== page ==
Meat Temperature

Grilling Barbecue RibsMake sure to use a thermometer to check for temperature of meat. Steaks, chops, lamb, veal and roasts should be cooked at 145 degrees with a 3-minute rest period, poultry should be cooked at 165 degrees and burgers should be cooked to 160 degrees which is medium to medium well. Not cooking to a proper temperature can increase the risk of E. coli.

Food Size

Cut foods like steaks, chops and chicken breasts into bite size kebobs to lower cooking times and temperatures. This is more healthful. Clean the grill prior to each use with soapy water and a steel brush to remove all hazardous fragments. Use steel skewers or wet bamboo skewers prior to threading food.


All salads, meats, produce and dairy should be transported in a cooler. Use a reliable cooler that is large enough for the food as well as for the ice or ice packs. A full cooler will do a better job of keeping food cold than a 1/2 full cooler. Adjust to a smaller size if it is not filled. Keep a separate cooler for drinks since this cooler will be opened much more frequently. Make sure the cooler is washed after each use with warm soapy water and carefully dried out. Keep the cooler in the car with air conditioning and not in the trunk or exposed to direct sunlight. A thermometer should be placed in the cooler and kept at 40 degrees or cooler.

Separate Foods

Keep hot and cold foods separated so they can maintain their proper temperature.

Grilling Fruits

Grilling fruit is a perfect summertime dessert treat but make sure to remove the rinds. For instance, summer fun may include soaking watermelon, honeydew or cantaloupe in vodka or rum. The rinds may harbor Listeria, so remove them. Peaches, plums and pineapple taste delicious when grilled with none of the ill effects of grilling. Grilling vegetables with a bit of olive oil are also delicious. Try grilled asparagus, corn or tomatoes.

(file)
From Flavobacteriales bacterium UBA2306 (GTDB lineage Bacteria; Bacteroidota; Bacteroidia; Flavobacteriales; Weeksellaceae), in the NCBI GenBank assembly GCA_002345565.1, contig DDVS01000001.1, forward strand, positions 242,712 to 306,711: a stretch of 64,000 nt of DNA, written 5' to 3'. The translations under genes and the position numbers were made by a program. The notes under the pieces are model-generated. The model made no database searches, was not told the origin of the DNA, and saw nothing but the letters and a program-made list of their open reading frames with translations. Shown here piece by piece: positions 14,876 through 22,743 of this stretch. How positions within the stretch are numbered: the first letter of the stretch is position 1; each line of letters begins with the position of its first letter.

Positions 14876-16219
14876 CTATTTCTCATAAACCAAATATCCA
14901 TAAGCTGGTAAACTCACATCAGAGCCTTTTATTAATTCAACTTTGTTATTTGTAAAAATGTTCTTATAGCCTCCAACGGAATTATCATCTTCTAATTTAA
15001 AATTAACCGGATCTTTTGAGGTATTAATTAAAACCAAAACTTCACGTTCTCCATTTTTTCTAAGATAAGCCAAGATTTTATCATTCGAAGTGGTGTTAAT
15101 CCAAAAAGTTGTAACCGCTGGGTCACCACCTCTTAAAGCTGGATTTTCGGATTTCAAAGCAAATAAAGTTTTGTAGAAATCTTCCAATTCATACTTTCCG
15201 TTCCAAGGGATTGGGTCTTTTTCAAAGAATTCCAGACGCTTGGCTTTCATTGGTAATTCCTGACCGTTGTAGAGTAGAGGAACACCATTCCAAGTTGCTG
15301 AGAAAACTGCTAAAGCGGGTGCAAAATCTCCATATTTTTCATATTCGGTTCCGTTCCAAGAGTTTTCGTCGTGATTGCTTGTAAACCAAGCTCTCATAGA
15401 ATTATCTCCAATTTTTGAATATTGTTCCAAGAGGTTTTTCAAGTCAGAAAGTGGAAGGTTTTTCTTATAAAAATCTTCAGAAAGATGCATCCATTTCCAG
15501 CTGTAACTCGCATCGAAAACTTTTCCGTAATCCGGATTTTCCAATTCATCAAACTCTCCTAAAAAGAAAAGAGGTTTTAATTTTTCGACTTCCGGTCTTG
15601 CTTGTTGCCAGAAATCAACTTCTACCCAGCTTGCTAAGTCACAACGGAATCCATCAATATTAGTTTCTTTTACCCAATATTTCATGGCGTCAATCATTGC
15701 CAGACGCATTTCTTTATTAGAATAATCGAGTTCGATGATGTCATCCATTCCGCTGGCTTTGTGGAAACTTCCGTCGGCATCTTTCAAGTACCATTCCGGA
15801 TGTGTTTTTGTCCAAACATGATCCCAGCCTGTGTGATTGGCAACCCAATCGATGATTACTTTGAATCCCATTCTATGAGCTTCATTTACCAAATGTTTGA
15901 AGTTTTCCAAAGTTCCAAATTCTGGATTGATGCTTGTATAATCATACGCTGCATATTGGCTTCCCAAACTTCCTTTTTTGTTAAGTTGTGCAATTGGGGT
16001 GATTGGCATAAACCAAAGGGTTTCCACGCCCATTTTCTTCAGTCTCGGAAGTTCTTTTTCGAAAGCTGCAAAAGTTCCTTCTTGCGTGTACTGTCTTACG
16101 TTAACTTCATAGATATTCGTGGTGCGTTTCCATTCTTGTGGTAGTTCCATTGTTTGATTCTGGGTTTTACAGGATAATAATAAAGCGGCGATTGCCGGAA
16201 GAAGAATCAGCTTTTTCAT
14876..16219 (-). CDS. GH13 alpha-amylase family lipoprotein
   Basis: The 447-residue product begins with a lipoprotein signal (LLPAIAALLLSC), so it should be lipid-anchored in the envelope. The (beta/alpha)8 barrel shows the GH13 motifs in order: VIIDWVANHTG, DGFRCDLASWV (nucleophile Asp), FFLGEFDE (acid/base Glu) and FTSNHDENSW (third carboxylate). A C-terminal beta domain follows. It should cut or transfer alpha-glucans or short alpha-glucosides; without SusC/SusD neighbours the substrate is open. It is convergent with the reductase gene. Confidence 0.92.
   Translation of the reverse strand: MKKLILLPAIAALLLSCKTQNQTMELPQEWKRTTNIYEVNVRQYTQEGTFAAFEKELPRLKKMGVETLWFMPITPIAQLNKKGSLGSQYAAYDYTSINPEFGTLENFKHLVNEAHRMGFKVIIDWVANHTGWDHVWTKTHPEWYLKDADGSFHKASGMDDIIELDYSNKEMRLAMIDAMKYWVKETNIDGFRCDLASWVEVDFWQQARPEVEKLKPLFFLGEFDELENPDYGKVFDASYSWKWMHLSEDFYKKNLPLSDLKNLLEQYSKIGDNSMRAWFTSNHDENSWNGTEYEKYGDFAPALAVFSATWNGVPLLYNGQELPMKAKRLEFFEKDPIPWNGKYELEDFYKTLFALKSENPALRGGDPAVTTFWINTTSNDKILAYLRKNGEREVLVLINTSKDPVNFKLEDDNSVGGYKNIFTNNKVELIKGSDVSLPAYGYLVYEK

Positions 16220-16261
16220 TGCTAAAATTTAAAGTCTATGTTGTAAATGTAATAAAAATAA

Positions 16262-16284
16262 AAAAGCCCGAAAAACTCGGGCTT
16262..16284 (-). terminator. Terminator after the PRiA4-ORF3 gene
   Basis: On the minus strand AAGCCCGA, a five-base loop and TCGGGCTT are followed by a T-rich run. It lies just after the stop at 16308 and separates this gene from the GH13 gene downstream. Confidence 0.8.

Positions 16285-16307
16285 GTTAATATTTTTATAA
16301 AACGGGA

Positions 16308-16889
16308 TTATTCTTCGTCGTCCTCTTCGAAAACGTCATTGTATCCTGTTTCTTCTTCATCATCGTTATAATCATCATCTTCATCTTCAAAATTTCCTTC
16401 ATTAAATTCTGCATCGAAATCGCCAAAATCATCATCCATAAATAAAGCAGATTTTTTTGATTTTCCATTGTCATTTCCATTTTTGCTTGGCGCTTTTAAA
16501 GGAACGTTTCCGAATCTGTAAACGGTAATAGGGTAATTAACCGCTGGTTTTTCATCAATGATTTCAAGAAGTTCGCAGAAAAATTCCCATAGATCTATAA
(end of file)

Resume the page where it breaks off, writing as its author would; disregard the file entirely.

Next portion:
Foods Not Influenced by Temperature

If you do not want to cook or worry about separating foods by temperature, consider bringing foods that do not require much maintenance. Bring hard cheese and whole grain crackers, popcorn, Chex-Mix, nuts, nut butters, dry cereals like Cheerios or pieces of whole fruit or canned tuna, salmon, sardines or chicken.

Mayonnaise is Not Really the Picnic Enemy

mayonaiseEveryone is always concerned about summer chicken, egg or potato salads made with mayonnaise. Mayonnaise is not the problem since it has a high acid content. A food with high acid content may reduce the risk of pathogens. It’s the storing of the mayo-dressed salad at room temperature which causes the problem especially when left out for too long. Here are a few tips on ensuring that your day full of grilling is safe and healthy for everyone in attendance: